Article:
The scarcely-recognized historical grain we are referring to has a neutral/slightly nutty taste that does not offend the palette, but (like potatoes or rice) also mixes well with any suitable flavors that one might wish to incorporate into a larger "standard" meal -- provided one has the time and means. But it stands alone if need be, and swells in the stomach such that one feels full on the march, or in the wilderness cabin, or hunkered down for extended periods in a cellar or culvert or cave, etc.

Why is it that in my thirty-plus years of close attention to survival books, videos, classes, and (more recently) prepper forums and such like, that no one (to my knowledge) has properly noted the very special suitability of this item to individual and family survival situations?

It's because that, if it is mentioned at all, it typically appears strictly in the sense of its comparative vitamin/mineral/protein nutritional aspects, along with similarly grouped items like amaranth or quinoa. However, this sort of "health food" coverage entirely misses its spectacularly unique and historically documented complete food endurance and sustainability aspects, ideally matched to the needs of a retreater.

As anyone with experience in the field will tell you, having a relatively light pack -- yet holding enough food for a year or more! -- might make all the difference between life and death, comfort and burden, true sustenance vs having to hunt for every morsel and ounce of nutrition, frequently with slowly-debilitating results. Just ain't that many squirrels and dandelions, folks!

Yes it would surely be wise, perhaps even necessary, to occasionally indulge safe opportunistic scavenging of nature's bounty (if any!) so as to augment and diversify the diet. But having the bottom-line confidence that one need not daily hunt and forage -- possibly thereby exposing self and family to danger and discovery or mishap -- would surely help one to avoid growing desperation and bad decisions, should nature's cupboard contain less than expected. With this "core" sustenance at hand, one would always have the wherewithal to
move on to a more productive site without undue worry or headstrong, precipitous flight.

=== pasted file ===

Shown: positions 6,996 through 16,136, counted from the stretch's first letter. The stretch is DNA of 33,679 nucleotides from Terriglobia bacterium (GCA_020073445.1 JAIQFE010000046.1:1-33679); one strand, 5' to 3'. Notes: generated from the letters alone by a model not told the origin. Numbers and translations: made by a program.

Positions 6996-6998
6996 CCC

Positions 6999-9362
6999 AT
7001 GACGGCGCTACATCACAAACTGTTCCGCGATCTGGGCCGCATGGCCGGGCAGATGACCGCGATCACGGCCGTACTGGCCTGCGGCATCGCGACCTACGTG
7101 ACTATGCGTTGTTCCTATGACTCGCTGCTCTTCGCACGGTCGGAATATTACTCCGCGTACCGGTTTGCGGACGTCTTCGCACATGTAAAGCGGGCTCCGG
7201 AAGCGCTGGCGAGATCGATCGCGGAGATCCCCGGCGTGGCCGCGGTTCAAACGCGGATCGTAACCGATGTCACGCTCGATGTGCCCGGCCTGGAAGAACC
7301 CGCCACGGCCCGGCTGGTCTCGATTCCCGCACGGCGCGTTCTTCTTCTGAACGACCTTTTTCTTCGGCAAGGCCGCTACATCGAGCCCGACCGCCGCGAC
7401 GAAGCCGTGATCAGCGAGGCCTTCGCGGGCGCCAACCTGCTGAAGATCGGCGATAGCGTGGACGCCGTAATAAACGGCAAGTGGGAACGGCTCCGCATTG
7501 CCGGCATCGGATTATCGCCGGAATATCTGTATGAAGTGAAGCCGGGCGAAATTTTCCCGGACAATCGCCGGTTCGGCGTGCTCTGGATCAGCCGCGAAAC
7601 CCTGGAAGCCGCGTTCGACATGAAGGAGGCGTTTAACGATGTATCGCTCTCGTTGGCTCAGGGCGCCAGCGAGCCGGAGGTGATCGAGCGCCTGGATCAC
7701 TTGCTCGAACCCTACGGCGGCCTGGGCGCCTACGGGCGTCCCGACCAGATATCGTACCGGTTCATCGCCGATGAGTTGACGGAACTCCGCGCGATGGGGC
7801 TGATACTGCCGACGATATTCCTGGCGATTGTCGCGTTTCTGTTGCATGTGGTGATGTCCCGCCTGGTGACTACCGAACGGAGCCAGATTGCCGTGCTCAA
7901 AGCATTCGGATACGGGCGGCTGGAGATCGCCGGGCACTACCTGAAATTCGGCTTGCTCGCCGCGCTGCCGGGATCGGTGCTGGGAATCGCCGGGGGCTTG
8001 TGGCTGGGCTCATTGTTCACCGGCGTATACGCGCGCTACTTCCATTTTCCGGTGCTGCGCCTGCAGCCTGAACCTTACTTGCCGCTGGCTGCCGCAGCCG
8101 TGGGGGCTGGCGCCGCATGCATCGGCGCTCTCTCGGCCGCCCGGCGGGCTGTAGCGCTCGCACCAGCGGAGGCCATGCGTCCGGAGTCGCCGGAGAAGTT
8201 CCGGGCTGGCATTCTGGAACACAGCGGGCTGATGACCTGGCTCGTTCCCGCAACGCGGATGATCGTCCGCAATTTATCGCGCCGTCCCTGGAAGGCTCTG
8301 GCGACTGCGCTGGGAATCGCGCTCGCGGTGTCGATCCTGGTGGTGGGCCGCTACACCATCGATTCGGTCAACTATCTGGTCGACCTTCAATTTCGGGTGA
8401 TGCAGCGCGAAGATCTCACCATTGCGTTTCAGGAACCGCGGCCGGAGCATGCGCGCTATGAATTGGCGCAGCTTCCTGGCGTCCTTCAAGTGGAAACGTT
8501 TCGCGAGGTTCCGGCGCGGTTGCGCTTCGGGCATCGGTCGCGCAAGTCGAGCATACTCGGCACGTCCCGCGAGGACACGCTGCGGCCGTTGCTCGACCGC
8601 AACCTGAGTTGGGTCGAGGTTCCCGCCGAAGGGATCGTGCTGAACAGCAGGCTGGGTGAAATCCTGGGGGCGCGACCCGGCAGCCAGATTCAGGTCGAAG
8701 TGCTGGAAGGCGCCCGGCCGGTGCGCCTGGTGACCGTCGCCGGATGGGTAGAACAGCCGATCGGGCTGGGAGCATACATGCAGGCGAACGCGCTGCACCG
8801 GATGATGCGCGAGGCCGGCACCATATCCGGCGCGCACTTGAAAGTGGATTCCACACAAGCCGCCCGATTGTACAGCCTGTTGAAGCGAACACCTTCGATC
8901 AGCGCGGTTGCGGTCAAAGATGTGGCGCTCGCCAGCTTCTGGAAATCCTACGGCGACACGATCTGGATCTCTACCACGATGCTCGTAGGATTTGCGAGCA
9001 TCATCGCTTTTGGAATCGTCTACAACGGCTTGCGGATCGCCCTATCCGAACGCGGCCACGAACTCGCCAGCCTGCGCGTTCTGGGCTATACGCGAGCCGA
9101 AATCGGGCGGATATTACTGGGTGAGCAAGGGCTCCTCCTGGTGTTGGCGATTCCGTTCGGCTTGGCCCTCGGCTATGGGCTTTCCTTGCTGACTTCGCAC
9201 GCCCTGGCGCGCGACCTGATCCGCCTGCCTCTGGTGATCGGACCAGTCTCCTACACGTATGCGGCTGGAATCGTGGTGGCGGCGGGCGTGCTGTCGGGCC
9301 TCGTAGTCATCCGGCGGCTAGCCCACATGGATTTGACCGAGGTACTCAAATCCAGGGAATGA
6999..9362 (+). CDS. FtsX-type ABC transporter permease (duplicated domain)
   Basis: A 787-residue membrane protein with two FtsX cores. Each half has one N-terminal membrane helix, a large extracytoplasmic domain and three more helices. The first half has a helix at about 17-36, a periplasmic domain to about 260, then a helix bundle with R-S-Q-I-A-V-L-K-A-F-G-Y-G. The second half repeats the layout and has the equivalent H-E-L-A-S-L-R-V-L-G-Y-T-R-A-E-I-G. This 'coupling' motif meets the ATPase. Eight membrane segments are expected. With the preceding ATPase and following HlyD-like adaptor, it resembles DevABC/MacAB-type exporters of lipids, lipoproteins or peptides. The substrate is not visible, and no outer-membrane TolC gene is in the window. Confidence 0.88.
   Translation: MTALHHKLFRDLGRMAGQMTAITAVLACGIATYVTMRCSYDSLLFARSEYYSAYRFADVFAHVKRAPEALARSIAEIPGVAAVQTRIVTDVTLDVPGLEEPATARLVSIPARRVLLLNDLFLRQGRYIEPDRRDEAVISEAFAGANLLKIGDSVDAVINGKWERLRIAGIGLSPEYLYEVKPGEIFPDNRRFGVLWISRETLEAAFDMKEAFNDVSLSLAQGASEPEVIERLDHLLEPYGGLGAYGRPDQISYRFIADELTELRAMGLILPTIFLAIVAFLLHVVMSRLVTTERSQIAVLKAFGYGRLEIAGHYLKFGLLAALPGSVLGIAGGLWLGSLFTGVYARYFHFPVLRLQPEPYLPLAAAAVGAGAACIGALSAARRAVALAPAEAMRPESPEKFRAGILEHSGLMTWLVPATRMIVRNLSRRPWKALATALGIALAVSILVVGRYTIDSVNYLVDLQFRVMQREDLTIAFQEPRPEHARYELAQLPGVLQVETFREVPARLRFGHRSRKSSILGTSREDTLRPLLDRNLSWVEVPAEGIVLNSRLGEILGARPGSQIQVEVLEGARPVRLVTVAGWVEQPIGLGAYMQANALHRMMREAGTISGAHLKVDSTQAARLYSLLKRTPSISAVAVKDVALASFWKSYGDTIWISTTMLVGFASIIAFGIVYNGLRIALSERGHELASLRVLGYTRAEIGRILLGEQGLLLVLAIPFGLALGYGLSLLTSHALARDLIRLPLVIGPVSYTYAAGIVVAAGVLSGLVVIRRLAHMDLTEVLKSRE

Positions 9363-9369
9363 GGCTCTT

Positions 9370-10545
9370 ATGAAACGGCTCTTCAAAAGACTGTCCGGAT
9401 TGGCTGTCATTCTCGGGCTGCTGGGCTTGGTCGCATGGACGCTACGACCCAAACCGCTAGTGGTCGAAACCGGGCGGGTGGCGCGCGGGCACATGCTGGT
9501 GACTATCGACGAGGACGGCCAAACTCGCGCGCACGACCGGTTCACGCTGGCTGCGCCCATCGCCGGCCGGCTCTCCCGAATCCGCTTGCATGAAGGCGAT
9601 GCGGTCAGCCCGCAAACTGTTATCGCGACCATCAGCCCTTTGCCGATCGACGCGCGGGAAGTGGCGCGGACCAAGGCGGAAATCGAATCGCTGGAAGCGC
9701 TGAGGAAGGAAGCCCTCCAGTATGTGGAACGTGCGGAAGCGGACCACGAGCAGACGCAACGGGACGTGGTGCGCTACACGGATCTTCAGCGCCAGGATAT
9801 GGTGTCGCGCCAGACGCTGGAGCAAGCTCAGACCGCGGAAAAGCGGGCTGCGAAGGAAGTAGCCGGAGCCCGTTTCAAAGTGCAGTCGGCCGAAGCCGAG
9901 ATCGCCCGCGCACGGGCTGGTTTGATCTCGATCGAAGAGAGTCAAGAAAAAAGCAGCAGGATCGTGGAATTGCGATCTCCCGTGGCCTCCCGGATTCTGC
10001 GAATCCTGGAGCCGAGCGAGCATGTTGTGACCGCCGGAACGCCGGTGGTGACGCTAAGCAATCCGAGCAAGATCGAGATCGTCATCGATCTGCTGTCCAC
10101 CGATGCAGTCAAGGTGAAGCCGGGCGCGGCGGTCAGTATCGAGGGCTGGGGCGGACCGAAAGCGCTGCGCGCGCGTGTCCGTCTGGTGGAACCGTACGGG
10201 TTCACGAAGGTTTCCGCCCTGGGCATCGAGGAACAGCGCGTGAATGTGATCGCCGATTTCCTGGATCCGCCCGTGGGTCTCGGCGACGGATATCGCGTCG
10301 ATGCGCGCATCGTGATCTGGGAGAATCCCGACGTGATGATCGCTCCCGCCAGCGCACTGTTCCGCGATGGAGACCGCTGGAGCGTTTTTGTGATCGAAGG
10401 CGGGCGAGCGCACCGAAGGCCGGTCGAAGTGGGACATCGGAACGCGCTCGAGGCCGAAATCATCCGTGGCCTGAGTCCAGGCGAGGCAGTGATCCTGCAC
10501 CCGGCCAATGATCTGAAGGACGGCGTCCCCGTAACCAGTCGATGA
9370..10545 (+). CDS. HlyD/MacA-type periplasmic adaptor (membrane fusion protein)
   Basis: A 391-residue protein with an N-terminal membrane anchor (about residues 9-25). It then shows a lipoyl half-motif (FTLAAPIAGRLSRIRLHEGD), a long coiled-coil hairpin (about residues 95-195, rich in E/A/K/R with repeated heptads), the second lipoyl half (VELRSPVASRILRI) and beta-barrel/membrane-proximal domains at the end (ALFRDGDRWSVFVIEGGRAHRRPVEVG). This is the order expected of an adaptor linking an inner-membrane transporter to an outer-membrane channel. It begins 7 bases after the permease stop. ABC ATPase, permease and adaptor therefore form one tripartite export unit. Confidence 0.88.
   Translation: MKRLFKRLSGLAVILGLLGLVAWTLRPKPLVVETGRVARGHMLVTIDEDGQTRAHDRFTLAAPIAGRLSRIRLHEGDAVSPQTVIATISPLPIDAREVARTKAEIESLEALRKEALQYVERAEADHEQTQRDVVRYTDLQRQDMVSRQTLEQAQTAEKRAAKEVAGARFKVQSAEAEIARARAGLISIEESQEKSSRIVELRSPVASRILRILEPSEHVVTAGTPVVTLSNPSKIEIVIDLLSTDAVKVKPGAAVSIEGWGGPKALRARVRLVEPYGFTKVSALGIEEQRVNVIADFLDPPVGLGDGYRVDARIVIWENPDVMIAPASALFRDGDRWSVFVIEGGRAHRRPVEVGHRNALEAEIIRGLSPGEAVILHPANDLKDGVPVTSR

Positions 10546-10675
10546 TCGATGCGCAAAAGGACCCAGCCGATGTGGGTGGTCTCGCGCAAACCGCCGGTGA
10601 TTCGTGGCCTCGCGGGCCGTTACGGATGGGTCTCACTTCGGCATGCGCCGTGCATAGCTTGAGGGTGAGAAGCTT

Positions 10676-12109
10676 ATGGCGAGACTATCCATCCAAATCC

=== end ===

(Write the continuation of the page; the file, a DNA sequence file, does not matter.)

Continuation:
Bear in mind while reading the source material below, that over the course of many hundreds (even thousands!) of years, many very bright and observant men and women have been born into the various Indian or other cultures, and as with farming itself, much experimentation regarding long-trail sustenance was surely conducted by such individuals with other grains or foodstuffs yet only one item has subsequently emerged as worthy of both legend and continuity in real-world application.

Had other candidate grains or fruits or nuts etc shown a similarly amazing weight-versus energy and endurance utility, we would be reading about them instead of -- or along with -- the item featured in this article. But such has not been the historical record.

[Pemmican is often touted as the "gold standard" utilized as early-American "survivalist" rations, and indeed was very nutritious, could be consumed over long periods usually without total revulsion and boredom, plus had a reasonably long "shelf life" on the trail of four years or more if properly rendered from the best bone marrow, etc. BUT at a normal consumption rate -- tested and standardized by the Hudson's Bay Company -- of approximately one and three quarter pounds per person per day, an equivalent 420-day supply in a backpack would weigh 735 pounds! Even a mere one hundred day's supply of pemmican would tip the scales at over 175 pounds, whereas one hundred day's worth of this article's specialized sustenance would be hardly noticed in the pack at slightly over two pounds.]